ALGIERS/RABAT (Reuters) – After popular uprisings in Egypt and Tunisia, what about the other three countries in the turbulent swathe of land along Africa’s northern coast?
Analysts are now scrutinising whether Libya, Algeria or Morocco could be the next domino to fall.
ALGIERS (Reuters) – Hundreds of people angry at the arrest of a rights campaigner clashed with police and government supporters overnight in the eastern Libyan city of Benghazi, a witness and local media said.
The rioting was a rare show of unrest in Libya, which has been tightly controlled by leader Muammar Gaddafi for over 40 years but has also felt the ripples from popular revolts in its neighbors Egypt and Tunisia.
TUNIS (Reuters) – Tunisians found the experience of forcing out their president so exhilarating that they are finding it difficult to stop. A month after a tide of popular protests pushed authoritarian leader Zine al-Abidine Ben Ali from office, many people are taking the principle of people power and applying it to ever corner of their life.
Hotel workers have refused to clean guests’ rooms until they get more pay, telecoms workers threatened to strike over a plan to privatize their company, and disgruntled airport workers have halted international flights.
ALGIERS (Reuters) – Thousands of police in riot gear blocked off the center of Algeria’s capital on Saturday and stopped government opponents from staging a protest march that sought to emulate Egypt’s popular revolt.
Small groups of demonstrators angry at President Abdelaziz Bouteflika gathered in May 1 Square in the center of Algiers shouting “Bouteflika out!.” They waved newspaper front pages reporting Friday’s overthrow of Egypt’s President Hosni Mubarak.
ALGIERS (Reuters) – Thousands of police in riot gear were in position in the center of the Algerian capital on Saturday to stop a planned demonstration from mimicking the uprising which forced out Egyptian President Hosni Mubarak.
Officials have banned the opposition march, setting the stage for possible clashes between police and demonstrators who are demanding greater democratic freedoms, a change of government, and more jobs.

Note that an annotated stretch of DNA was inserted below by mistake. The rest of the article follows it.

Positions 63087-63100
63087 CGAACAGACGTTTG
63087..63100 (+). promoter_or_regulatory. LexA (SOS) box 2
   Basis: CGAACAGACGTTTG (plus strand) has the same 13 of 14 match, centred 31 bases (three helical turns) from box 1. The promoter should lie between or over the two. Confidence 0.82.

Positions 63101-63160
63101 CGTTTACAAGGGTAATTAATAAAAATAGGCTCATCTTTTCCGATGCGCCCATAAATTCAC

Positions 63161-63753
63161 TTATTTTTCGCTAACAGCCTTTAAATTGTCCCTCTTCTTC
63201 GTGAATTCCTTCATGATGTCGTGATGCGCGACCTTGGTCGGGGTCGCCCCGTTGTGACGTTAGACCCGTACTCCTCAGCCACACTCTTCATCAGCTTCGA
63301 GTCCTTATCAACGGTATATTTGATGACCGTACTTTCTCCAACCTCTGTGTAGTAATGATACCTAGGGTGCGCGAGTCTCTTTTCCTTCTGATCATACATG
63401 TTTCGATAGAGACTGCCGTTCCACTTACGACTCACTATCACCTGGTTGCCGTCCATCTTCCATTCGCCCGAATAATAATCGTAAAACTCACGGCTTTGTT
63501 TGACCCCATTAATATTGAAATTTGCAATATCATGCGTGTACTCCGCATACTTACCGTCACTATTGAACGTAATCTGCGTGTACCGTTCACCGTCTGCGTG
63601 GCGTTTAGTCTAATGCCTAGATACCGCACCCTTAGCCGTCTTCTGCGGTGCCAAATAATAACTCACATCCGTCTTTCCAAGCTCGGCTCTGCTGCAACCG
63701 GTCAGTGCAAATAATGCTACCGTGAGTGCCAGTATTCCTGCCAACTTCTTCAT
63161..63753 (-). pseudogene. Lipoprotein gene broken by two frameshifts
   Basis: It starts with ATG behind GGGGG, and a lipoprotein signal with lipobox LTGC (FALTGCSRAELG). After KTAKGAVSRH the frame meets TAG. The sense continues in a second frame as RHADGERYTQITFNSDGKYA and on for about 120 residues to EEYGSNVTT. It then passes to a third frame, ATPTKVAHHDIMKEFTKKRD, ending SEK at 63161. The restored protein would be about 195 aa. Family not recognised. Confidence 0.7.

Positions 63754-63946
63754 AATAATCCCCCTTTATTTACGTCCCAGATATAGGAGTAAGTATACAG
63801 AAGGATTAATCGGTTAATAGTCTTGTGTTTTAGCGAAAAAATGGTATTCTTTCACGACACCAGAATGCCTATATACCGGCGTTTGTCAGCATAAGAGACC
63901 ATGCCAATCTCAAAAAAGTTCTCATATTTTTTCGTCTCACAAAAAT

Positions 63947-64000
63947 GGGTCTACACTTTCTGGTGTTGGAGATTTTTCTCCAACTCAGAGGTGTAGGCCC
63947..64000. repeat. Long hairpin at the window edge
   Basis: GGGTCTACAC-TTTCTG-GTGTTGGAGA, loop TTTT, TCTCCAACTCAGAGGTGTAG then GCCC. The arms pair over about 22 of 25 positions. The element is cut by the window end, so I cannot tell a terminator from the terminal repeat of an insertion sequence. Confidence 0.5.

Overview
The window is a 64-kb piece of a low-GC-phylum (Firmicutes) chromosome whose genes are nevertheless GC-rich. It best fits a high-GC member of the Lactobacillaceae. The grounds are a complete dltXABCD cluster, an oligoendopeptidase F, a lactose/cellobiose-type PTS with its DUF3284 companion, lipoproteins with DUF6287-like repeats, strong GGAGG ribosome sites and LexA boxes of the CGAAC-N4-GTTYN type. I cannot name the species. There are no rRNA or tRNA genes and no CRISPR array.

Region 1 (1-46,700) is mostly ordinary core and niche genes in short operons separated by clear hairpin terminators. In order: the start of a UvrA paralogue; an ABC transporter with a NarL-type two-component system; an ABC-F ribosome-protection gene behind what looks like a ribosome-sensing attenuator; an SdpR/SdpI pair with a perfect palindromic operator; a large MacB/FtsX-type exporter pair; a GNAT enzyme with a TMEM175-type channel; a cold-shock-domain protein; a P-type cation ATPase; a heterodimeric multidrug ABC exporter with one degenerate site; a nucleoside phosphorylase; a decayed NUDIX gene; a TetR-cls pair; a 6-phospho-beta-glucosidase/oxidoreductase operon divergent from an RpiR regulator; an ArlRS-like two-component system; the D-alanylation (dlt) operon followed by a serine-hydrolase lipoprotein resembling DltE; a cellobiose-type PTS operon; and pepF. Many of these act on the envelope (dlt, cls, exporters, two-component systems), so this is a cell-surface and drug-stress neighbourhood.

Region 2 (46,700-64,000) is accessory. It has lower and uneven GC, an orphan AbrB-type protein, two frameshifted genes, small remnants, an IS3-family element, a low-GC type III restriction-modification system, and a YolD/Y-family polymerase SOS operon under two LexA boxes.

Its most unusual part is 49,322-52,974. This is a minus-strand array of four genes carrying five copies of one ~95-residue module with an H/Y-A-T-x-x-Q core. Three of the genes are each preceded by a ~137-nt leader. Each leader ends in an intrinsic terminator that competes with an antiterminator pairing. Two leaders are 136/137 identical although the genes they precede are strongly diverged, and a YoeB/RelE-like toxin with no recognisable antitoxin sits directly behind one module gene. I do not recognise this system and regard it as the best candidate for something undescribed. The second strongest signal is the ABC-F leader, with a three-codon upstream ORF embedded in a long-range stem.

TUNIS (Reuters) – Tunisia should hold a presidential election no later than July and will not allow a repeat of the rigged votes held under its ousted president, the head of the state commission on political reform said on Thursday.
A popular uprising last month forced President Zine al-Abidine Ben Ali to flee and inspired protest movements in Egypt and other parts of the Arab world, but nearly a month on there is no timetable for new elections.
TUNIS (Reuters) – Gunshots were fired in the center of the Tunisian capital on Tuesday, people in the area said, in a further blow to faltering efforts to restore security after the overthrow of the autocratic president.
Three witnesses told Reuters they heard shooting coming from streets near Avenue Bourguiba, the main thoroughfare in Tunis, but none could see who was responsible.
TUNIS (Reuters) – Tunisia asked military reservists to report for duty and warned police they would be fired for skipping work on Monday, in a new drive to restore order three weeks after an uprising overthrew the president.
Security officials in the coalition government put in place after President Zine al-Abidine Ben Ali fled to Saudi Arabia have said there is a conspiracy by officials close to the old administration to spread chaos and take back power.
ALGIERS (Reuters) – An Algerian man doused himself with fuel and tried to set himself on fire on Sunday during a small protest outside a government ministry in the capital to demand more jobs.
Algerian opposition groups, inspired by uprisings in Egypt and Tunisia, say they will force the government to quit, but analysts say a revolt is unlikely because officials can use revenue from energy exports to soothe most grievances.
ALGIERS (Reuters) – An Italian woman on a tourist trip to the Sahara desert in Algeria has been kidnapped by al Qaeda insurgents, Algeria’s official news agency and a government security source said on Friday.
Insurgents operating as al Qaeda’s north African wing have been active in the Sahara desert and have kidnapped several foreigners, but until now most of their activities have been in areas of the desert south of Algeria’s borders.